RK: A standout element on many of these recordings is the light touch of the instrumentalists. They play some of the most intricate and inventive music imaginable and it sounds like they aren’t even breaking a sweat. E.S.P. is an album that showcases that aesthetic with its songwriting, performance, and interaction.To add to the mastery and magnificence, when this album was released, Tony Williams was only 19.
Narrowing down a single live album from Davis wasn’t easy, nor does it exactly feel fair. But hey, if you’re really feeling his music in a live setting, just know there are plenty of options For what it’s worth, though, Miles In Tokyo stood out for a number of reasons. For one, the modified version of “So What” (from Kind of Blue) played here is fantastic, high-energy, and may even flip your perception of how the classic tune could be heard. Likewise, albeit not quite as propulsive, it’s hard not to instantly love the quintet’s take on “My Funny Valentine” (absolutely sublime) and “All of You” (finger-snappin’ goodness). You’ll also hear bits and pieces of Davis’ later foray into fusion, especially on that aforementioned bananas version of “So What.” I mean, the “Flintstones” theme?! Brilliant.
RK: This live set is all about space and energy. The head in for the first tune gives a perfect synopsis for this album; high energy and speed, playfulness with both melodic themes and accompaniment, and masterful listening/interacting. There is a hint of the melody from “Concierto de Aranjuez” from Sketches in Spain during the first melody statement of My Funny Valentine (or maybe I’ve been listening to too much Miles and am hearing things). Hancock pushes the tempo right out of the gate on “So What” and Rivers hints at the theme to “Flintstones” during his solo, which make this a memorable and interesting version of the tune.This band was loose and ready for inspiration to strike.
They say great minds think alike, so it’s unsurprising that, like former bandmate John Coltrane, Davis had his own well-known standard. Whereas the Trane murked “My Favorite Things” and made it his own, Davis did the damn thing with “Someday My Prince Will Come” (on the record of the same name). The title track absolutely shines, equally smooth and soulful in all the right ways while being accessible enough to entice even the most frightened would-be jazz listener. That’s particularly true of any kids who may have an inclination toward the genre or playing a musical instrument, given that “Someday My Prince Will Come” stems from 1937 Disney film Snow White and the Seven Dwarves. But the Davis originals, of which there are three, never get too out there or challenging, especially the super-chill “Drad-Dog.” If I had children, I’d absolutely keep this one in rotation, for our shared benefit.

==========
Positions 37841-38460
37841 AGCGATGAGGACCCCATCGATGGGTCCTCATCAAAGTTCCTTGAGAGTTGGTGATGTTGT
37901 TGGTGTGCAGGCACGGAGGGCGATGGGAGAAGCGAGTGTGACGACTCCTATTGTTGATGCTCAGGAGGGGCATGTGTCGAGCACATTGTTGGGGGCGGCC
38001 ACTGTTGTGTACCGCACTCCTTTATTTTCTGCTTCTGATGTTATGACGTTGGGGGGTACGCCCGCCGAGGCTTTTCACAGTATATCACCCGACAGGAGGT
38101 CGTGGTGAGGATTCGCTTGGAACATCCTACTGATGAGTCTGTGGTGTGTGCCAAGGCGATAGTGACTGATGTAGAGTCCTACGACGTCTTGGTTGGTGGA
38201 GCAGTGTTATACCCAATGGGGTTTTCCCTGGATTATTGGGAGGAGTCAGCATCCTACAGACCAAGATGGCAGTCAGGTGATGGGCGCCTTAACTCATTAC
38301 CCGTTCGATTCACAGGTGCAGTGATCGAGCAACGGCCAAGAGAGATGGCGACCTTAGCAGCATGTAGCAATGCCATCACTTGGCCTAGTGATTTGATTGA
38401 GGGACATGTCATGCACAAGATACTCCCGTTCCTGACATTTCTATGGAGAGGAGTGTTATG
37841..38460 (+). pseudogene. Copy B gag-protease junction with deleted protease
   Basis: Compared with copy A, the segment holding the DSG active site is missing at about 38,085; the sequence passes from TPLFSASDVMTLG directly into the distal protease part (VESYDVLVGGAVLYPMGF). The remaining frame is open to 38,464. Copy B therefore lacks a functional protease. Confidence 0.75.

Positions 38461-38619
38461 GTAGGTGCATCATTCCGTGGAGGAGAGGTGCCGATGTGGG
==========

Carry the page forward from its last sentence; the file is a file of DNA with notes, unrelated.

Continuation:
RK: This is straight ahead jazz at its very best. Everything on this album is understated as it features some of the most relaxed playing that I’ve ever heard (which is a good thing). All these guys had such a powerful command of their instruments that it would be hard to point out anything in the entire album that is not perfect!
When you have an album featuring both John Coltrane and Cannonball Adderley on saxophone, you know you’re doing something right. And for Davis, he did that something right for several albums. Those include the aforementioned Kind Of Blue and this killer record here, Milestones. It can actually be taken in as an appetizer of sorts for KOB, which took everything Davis and his players explored on Milestones and transformed it into the classic so many adore today. But enough about that album, because Milestones is fantastic. That sentiment holds true whether the sextet is performing a Davis original—peep his piano playing on “Sid’s Ahead”—or taking on a glorious Thelonious Monk standard, “Straight, No Chaser.” This is also one of the easier records to dig into on here, so you could use it as a starting point if you feel so inclined.
RK: This album is usually hailed for its foray into modal jazz, which is should, but I like to listen to it without thinking of the larger picture. This album is perfect to just enjoy. Yes, it was a turning point in the jazz world, yes, it influenced how jazz musicians would approach music in the future, but if you can, put that all aside and just listen. The playing on here is some of the best you will ever hear, every musician is on fire, the compositions are great, and the recording is spot on. Once you have enjoyed it for being a fine piece of recorded music, then enjoy it for being a fine piece of music history.